Alice Connrardy, who wore her dark hair pulled loosely back and in a knot on top of her head, ran a successful sewing school in Exira, Iowa, from about 1897 until 1925. She took a sewing course in Chicago at the Baughman School for Dressmaking, then trained girls and women at her home in Exira. It wasn’t that common for girls, especially those on farms, to attend high school.
Leora Goff, of rural Melville Township, Audubon County, was the oldest of ten children. She wasn’t allowed to attend high school. She was needed at home to help her mother, at least until she got married and started her own home.
The Baughman Adjustable Tailor System included learning to draft patterns, in addition to using a sewing machine, handwork, and fabrics. Mrs. Connrardy, the wife of John B. Connrardy–a German immigrant who had served in the Civil War and been elected Audubon County Sheriff twice, returned to Chicago occasionally for a refresher course.
For a time, the sewing classes met above a store, then later were held in the large Connrardy home at 600 Railroad Street in Exira. Students found homes to stay in during their six-week class.
Leora Goff was allowed to attend a six-weeks class with her friend Katherine “Katie” Dutler the spring of 1910. Katie’s older sister had attended the school and people hired her to sew for them. The girls stayed and took their meals with Katie’s elderly German aunt and uncle Jake Engle, who had no children, in exchange for help with laundry, ironing, and other chores.
Leora got quite a bit of mail while she was in Exira–at least twenty postcards from family and friends, and even a couple of boyfriends–Guy somebody and Carles or Carlos Ross.
The girls attended a party on a clear, warm evening. The earth was passing through the tail of Halley’s Comet and it was easy for them to see. Leora’s sister Georgia sent a newsy postcard telling about seeing the comet three times, and reported that it had a long tail.
Clipping: From The Audubon County Journal, May 26, 1910: Mrs Connrardy, her assistant and sixteen pupils in dressmaking went to Audubon Friday and had class pictures taken which they will highly prize as the years ago by.
They took the train to Audubon for the class picture. Photographed by Harper, most of the seamstresses were pensively leaning on their hands.
Clipping: The Audubon County Journal, June 2, 1910: Mrs. Connrardy closed another term of her dressmaking school last Saturday, the sixteen pupils receiving their diploma that day and departed for their respective homes.
Mrs. Connrardy ran a well-known sewing school for several years, beginning about 1896, her students coming from “many parts of the country,” often returning for advanced work.
When Leora wasn’t needed at home for feeding threshers or popcorn harvesters, she sewed for people in the area, sometimes staying with the family while she worked.
Clipping: Guthrie Times, June 5, 1913–Wichita [where Leora’s father bought a farm]: Leora Goff sewed a couple of days this week for Mrs. C. W. Powell.
Then, the winter of 1913-14, Leora sewed her own wedding gown. Leora did indeed highly prize that 1910 dressmaking class picture, which followed her from home to home as she raised her family.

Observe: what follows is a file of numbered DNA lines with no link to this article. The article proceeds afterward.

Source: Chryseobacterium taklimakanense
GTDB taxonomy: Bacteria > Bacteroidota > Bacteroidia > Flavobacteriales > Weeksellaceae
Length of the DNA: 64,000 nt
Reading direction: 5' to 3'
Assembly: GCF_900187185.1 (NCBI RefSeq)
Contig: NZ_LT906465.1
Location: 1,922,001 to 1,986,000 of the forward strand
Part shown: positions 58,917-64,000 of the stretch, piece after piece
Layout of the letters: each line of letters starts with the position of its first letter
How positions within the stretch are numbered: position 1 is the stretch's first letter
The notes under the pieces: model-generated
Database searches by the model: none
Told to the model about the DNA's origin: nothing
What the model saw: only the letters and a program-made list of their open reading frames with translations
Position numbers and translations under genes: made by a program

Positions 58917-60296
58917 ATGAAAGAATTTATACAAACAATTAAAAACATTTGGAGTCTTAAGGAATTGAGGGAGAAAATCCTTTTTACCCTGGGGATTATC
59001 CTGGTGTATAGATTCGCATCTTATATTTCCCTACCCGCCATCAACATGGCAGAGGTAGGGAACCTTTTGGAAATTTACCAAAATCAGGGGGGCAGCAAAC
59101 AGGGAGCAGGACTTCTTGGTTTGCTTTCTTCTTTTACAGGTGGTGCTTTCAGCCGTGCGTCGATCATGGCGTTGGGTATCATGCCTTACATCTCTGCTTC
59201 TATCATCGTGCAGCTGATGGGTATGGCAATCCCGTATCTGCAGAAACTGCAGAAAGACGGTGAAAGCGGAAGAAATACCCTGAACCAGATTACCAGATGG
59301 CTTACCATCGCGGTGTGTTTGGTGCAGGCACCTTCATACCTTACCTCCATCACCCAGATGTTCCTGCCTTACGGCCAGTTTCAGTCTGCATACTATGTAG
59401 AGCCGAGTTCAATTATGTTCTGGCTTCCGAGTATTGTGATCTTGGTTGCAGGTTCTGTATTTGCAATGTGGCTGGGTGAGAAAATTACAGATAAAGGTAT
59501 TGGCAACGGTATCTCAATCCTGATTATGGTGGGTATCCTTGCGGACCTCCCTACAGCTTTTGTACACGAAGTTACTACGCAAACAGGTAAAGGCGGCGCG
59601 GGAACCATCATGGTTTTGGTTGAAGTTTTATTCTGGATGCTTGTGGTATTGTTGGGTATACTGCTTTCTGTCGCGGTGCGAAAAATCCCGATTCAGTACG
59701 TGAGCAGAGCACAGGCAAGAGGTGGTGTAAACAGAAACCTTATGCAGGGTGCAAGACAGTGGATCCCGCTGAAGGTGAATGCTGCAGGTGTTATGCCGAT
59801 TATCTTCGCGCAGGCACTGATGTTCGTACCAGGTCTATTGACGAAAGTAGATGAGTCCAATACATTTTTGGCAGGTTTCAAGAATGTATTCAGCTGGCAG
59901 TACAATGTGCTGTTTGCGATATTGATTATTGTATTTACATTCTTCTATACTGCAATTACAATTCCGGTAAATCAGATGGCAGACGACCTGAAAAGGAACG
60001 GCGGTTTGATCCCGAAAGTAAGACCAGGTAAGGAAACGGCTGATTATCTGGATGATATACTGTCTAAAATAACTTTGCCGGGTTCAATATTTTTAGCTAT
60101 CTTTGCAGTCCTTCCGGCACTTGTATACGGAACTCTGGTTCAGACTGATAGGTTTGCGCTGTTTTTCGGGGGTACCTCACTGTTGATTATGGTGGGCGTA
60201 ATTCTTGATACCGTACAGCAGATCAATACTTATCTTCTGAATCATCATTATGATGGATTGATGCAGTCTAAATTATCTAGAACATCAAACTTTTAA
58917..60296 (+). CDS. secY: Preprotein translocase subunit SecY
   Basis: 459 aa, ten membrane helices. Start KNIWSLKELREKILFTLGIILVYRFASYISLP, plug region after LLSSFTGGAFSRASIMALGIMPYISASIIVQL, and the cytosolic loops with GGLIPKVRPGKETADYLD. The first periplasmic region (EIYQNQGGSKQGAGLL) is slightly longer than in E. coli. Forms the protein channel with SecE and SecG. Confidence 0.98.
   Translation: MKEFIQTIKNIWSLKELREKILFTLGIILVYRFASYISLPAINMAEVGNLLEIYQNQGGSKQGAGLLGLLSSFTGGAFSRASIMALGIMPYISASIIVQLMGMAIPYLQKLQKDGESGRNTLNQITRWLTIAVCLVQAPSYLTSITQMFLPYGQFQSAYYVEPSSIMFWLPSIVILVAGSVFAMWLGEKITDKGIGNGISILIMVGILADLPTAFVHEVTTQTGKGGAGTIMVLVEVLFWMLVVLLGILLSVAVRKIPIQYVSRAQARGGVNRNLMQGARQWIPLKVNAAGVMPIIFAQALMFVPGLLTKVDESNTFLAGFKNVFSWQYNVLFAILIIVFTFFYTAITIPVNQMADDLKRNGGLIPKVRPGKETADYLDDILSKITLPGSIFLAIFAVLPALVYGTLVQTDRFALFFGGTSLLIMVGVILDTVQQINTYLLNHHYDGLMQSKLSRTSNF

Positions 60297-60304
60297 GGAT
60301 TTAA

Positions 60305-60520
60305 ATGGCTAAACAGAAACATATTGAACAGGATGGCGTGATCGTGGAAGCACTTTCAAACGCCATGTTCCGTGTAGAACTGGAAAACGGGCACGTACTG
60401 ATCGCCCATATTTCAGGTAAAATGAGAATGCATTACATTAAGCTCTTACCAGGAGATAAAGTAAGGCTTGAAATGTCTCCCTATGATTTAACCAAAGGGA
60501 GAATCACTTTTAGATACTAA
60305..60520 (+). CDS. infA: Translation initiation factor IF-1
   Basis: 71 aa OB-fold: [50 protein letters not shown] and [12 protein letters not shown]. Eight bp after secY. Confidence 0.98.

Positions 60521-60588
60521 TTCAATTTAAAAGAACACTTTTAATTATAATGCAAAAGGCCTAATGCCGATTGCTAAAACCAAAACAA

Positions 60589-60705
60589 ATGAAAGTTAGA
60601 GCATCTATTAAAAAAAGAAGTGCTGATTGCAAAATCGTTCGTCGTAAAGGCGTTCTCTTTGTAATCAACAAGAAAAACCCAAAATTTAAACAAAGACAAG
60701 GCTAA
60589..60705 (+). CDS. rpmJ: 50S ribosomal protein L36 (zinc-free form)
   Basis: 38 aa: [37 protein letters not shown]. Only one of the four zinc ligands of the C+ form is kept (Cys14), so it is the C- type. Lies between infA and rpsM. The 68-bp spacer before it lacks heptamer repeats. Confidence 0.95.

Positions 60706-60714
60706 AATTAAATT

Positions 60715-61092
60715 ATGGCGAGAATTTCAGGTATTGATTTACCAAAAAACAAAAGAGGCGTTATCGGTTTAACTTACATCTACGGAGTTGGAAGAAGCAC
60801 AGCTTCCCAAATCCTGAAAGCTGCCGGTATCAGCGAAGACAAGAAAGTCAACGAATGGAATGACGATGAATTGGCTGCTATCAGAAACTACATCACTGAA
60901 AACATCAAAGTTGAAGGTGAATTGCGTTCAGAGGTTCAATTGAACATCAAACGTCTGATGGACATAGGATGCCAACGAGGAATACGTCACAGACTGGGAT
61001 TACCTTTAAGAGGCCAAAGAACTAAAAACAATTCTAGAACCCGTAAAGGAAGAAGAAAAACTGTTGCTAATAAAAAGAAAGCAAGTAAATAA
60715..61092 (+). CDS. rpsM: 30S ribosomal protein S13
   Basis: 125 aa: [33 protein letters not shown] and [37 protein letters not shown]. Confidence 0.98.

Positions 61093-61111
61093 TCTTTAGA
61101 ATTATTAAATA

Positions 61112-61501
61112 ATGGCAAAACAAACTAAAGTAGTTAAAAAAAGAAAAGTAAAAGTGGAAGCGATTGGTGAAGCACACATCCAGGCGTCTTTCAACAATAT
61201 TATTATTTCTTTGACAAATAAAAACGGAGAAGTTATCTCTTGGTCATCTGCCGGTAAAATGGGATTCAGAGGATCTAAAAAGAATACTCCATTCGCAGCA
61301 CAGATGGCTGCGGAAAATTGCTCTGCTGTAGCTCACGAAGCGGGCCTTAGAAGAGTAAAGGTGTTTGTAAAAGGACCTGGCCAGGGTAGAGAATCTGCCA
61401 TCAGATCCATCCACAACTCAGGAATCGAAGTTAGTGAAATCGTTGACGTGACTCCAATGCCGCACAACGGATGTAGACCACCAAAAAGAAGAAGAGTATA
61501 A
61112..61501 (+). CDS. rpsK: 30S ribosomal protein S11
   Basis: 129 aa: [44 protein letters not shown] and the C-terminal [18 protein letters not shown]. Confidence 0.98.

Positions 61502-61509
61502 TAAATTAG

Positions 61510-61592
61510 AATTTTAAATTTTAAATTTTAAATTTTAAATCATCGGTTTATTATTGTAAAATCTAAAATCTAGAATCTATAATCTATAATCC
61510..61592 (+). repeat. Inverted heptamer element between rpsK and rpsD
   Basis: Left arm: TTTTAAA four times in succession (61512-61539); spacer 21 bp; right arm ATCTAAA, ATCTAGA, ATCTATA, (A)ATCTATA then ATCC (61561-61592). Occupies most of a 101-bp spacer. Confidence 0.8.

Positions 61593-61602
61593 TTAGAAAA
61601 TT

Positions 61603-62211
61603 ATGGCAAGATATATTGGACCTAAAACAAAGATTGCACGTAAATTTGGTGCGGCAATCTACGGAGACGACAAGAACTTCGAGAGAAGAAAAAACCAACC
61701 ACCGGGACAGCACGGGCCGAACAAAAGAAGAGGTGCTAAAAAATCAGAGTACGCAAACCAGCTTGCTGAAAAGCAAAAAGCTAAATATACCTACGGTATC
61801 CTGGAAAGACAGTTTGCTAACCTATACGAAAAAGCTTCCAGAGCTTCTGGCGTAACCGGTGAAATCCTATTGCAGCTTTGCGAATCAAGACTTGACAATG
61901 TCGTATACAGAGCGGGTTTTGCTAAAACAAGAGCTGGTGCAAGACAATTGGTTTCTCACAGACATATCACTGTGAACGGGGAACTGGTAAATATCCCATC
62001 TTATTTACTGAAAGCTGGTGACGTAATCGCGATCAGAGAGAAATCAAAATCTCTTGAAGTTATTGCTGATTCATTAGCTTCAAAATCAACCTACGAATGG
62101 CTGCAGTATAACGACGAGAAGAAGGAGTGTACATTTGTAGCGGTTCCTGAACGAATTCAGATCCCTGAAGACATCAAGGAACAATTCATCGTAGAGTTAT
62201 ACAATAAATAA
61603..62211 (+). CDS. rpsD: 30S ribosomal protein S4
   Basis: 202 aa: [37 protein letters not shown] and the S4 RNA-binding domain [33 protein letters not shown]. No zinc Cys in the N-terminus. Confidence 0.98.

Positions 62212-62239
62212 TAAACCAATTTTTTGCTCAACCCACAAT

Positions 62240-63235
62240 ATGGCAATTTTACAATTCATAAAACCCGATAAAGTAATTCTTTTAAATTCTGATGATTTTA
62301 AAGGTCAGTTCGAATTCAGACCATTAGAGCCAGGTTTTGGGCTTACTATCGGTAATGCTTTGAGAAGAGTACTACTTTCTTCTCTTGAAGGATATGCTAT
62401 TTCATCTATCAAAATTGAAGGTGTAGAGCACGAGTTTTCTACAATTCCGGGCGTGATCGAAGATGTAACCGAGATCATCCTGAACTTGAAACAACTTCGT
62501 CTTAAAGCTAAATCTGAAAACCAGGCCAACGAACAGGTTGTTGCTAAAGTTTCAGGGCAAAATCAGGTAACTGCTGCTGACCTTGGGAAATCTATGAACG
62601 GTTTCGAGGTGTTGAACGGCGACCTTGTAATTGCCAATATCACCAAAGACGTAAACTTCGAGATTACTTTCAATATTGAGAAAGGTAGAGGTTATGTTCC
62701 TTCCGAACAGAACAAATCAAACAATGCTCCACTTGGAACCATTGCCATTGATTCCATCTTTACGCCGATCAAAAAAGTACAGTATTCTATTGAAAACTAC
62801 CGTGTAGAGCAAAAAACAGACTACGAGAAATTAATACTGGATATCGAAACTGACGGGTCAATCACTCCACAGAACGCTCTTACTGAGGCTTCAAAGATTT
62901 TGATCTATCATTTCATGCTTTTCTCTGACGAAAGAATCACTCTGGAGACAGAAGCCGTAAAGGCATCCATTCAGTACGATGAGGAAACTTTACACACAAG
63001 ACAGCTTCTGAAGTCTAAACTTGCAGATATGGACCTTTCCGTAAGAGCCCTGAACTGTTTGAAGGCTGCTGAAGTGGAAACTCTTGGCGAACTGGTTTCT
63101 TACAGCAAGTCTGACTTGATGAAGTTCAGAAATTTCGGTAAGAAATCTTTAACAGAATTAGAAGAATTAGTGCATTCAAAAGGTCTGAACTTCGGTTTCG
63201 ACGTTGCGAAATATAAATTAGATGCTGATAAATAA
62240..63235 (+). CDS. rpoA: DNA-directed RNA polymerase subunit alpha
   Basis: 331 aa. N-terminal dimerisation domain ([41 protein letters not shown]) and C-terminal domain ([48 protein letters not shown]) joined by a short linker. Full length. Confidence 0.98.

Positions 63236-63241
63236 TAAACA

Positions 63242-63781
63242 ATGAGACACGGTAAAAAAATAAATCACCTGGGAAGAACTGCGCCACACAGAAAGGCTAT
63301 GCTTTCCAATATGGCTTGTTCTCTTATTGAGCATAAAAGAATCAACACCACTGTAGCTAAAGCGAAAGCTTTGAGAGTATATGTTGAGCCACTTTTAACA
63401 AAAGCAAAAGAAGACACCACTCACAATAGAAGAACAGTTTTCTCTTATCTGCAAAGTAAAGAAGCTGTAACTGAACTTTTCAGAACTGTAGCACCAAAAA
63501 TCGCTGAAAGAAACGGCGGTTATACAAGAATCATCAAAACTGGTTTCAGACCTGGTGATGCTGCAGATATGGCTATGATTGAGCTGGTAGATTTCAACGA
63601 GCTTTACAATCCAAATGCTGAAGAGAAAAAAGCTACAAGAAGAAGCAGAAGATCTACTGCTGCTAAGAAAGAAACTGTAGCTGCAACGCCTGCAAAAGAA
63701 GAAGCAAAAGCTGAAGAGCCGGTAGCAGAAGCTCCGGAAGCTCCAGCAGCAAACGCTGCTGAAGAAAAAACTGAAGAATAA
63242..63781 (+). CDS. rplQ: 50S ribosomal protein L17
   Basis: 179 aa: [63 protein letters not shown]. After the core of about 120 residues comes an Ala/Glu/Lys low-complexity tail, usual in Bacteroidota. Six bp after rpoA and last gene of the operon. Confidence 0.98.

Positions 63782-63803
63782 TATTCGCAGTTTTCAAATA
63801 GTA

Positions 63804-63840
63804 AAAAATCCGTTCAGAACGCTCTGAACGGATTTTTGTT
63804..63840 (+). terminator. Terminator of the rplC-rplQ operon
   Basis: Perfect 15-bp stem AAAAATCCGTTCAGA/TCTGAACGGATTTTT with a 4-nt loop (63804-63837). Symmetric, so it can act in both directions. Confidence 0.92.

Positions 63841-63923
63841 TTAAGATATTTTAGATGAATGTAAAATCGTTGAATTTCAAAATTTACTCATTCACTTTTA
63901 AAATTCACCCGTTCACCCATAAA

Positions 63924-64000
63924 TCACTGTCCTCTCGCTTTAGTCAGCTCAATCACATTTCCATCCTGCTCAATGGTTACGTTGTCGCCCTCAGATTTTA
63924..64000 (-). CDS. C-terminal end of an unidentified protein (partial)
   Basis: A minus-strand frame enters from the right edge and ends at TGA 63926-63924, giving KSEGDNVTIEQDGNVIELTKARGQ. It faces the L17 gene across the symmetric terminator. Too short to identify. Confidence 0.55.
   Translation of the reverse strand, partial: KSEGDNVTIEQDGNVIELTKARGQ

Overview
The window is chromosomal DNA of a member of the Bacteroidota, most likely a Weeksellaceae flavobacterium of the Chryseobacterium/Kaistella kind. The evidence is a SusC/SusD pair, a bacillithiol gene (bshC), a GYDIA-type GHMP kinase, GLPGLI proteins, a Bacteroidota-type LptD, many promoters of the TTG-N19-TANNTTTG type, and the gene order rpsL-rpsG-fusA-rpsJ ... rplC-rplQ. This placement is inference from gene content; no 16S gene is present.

About 1925 and living on a farm southeast of Dexter in Dallas County, Leora (Goff) Wilson–by then the mother of six youngsters–ordered a brand new Singer sewing machine through the Sears, Roebuck catalog. Her young sons rode Nancy the horse to school, two miles away. The mailman left a note that a package had arrived at the post office that was too big to come on the route. Leora waited for the boys to get home, then drove back to town with Nancy and a buggy to get her treasure.
The machine was powered when she rocked the treadle back and forth with her feet. She made Doris a light green pongee Easter dress. She sewed dotted swiss dresses for both daughters–blue for Doris, red for Darlene–which they wore to Dexfield Park one Sunday. People remarked about those dotted swiss dresses.
The sewing machine case had three drawers on each side. After Wilsons moved into town, their dad came home one day in 1934 with a couple of orphaned baby squirrels. Only one lived, Rusty, who would scamper up your arm, and when he got into the house, he would hide walnuts and other things up into Leora’s sewing machine.
Leora’s wedding gown did not survive the Great Depression, the fabric being used up with items they needed more. After the war and losing so many members of her family, she moved to Guthrie Center where she made a home for years for her own mother.
Both women were members of the Rebekah Lodge there. Every other Thursday afternoon, a group of them would gather at the Guthrie County Hospital to “offer their services as seamstresses, making new articles and mending the old.” Leora Wilson worked with that group at least through her eighties. She was the one who knew how to use the treadle machine.
In her 1986 memoirs, Leora wrote that she’d been patching at the hospital since 1957–over 600 times. In 1982–at age 92–she was chairman of the Rebekah’s mending committee.
The wedding gown didn’t survive, nor the green pongee or the dotted swiss dresses, nor the treadle sewing machine. But the picture of Mrs. Connrardy’s spring 1910 sewing class is highly prized by Leora’s oldest granddaughter.
Leora Goff Wilson was the mother of the Wilson brothers featured on the Dallas County Freedom Rock at Minburn, Iowa. All five served. Only two came home. Their story is told in Leora’s Letters: The Story of Love and Loss for an Iowa Family During World War II.